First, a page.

Wow! What a perceptive article from Judith Davidoff of The Capital Times. In its weekly print edition there he is on the cover, the most unloved man in Madison, Jim E. Doyle, pictured alone in a sea of darkness representing the bent of his mind. Over his head, the telling headline: "The Lone Stranger; Jim Doyle got what he wanted but he made few friends along the way."
It is a must read.
Doyle is described as a man who "will hold a grudge forever" and, my favorite, "a sore winner."
These quotations are not attributed, I think understandably. A good reporter has to choose between getting it on the record or getting the story. Bob Woodward has made a career of getting the latter.
As one former executive staffer put it: "The governor is not a nice person. He's not a nice human being."
Tough stuff. Remember, that's a Democrat talking. Sheesh, the man didn't even get along with a Democrat(ic) Legislature. Hated his lieutenant governor. One gets the impression, based on the sketchy descriptors that Davidoff does offer, that most of her sources are Dems. In fact, it appears the reporter penetrated fairly deeply into the East Wing of the Capitol.
It was a very difficult, "unhealthy" place to work, says this aide. You got yelled at for mistakes, but never heard about a job well done. "There are no hugs in Doyle land."
Ooh, good stuff! Be sure to read the comments to her article which, as of this writing, all agreed with her assessment. ("the most out of touch executive office in the 30 years I've been given to observe.")
Getting in to see the guy was a tough ticket and that was just his own gubernatorial staff! In my short year in Tommy's office, the rule was the more the better. You got maybe 30 seconds to state your opinion, very succinctly. But at least you were heard.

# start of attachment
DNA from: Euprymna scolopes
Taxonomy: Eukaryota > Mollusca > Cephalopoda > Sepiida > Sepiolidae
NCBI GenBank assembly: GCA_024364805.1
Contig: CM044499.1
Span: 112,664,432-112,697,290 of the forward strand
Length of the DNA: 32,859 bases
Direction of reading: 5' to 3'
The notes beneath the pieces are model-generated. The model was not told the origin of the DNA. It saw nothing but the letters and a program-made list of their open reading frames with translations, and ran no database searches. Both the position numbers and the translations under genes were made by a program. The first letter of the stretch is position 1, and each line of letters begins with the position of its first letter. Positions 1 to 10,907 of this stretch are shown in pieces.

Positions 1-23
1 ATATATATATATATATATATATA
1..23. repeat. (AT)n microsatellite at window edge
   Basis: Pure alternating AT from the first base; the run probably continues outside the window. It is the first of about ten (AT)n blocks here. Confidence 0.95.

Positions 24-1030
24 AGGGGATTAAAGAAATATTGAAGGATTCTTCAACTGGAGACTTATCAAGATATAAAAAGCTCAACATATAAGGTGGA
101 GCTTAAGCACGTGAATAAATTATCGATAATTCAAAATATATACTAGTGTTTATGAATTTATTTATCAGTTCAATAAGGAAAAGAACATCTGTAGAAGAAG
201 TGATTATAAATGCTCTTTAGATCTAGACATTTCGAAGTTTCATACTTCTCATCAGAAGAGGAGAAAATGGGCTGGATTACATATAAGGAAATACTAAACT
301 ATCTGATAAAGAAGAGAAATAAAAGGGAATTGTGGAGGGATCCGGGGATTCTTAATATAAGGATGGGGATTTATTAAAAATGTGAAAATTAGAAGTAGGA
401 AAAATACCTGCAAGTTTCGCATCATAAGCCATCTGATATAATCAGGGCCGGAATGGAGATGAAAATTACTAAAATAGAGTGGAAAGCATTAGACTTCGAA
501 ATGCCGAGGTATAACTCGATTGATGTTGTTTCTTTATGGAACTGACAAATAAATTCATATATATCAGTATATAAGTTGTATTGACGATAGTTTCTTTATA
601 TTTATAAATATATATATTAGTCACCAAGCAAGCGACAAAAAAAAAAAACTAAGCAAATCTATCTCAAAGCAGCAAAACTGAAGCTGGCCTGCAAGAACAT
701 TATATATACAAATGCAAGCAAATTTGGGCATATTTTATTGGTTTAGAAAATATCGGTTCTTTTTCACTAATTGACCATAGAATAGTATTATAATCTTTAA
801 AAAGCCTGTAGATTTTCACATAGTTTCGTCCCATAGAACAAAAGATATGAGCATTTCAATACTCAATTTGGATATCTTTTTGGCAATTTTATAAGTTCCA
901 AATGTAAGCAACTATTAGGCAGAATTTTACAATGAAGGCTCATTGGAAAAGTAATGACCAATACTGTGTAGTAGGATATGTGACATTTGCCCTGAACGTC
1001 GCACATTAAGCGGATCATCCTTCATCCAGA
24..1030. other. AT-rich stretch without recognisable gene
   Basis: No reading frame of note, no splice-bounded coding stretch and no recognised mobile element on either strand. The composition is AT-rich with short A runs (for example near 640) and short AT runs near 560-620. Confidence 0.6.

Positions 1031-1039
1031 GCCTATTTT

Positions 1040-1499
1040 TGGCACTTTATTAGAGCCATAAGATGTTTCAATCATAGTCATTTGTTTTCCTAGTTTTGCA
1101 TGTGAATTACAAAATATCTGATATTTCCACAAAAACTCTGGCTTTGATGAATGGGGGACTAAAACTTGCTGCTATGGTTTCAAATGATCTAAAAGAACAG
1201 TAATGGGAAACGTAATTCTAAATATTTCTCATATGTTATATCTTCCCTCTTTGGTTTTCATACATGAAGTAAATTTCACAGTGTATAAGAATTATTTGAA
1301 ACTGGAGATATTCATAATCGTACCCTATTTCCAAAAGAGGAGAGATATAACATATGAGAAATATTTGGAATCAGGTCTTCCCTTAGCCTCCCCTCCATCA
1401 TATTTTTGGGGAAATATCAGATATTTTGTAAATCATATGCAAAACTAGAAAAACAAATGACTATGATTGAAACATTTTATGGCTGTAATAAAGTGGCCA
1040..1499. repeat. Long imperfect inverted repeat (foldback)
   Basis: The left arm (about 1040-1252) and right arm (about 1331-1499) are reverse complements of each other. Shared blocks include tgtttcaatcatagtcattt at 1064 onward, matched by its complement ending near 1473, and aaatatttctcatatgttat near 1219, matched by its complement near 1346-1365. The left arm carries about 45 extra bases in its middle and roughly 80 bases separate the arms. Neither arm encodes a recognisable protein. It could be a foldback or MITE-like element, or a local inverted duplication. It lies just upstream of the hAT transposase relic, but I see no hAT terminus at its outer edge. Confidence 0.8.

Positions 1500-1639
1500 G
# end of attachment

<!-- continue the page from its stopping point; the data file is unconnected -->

The irony is that pipe-smoking James Doyle senior was a beloved figure. My grandfather served with a much younger Ruth Doyle in the state Assembly in the 1949-51 session and, I am told, spoke highly of her.
Judy Davidoff's article falters when she buys into the argument from one of the man's few confederates that ...
No one disputes that Jim Doyle has been a strong governor.
Actually, that is complete revisionism. The report card IS in and it ain't pretty. The Cato Institute gave failing grades on fiscal integrity to seven governors, including Doyle (and one Republican). Earlier this year the Pew Center for the States listed Wisconsin as one of the 10 worst-managed states. Marc Eisen details the dashed dreams of liberals who had expected much more of a Democrat(ic) governor.
I called him the furious nibbler, so negligible is the Doyle legacy.
- After eight years, the state has a $1.2 billion structural deficit.
- School financing is more broke than ever - since he deep-sixed the qualified economic offer as a sop to the teachers union.
- He failed to reform the dysfunctional Milwaukee public school system.
- He could not get a dime from the President's education reform grants even after Barack Obama announced Race to the Top at a Madison school.
- One billion dollars of wealth has fled the state for greener pastures.
- Is responsible for Wisconsin being the only state in the nation refusing the right of concealed carry but allowing the open display of firearms.
To his credit, Doyle did not accede to allowing the Sierra Club to name his Department of Natural Resources secretary and he did not buy the Russ Feingold/Mike McCabe snake oil of "campaign finance reform."
Davidoff grants that anyone might suffer in comparison with the colossus of state government, Tommy Thompson. But 10 years after TGT left office, he "is still greeted at appearances with cries of 'Tommy, Tommy, Tommy!'"
It's safe to say there have been few, if any times, Jim Doyle has been serenaded ...
I can attest to the former, having done so myself. The love his former employees have for the man is enduring. I wrote about it here.
The two guys to right of the BlaskaMan and TGT in the photo are his long-time office manager Scott Frohmader and Reggie Hennessy of his security detail, now retired (and an unreconstructed Democrat, btw). We're pictured at the Governor's 7th annual charity golf outing at Door Creek last month.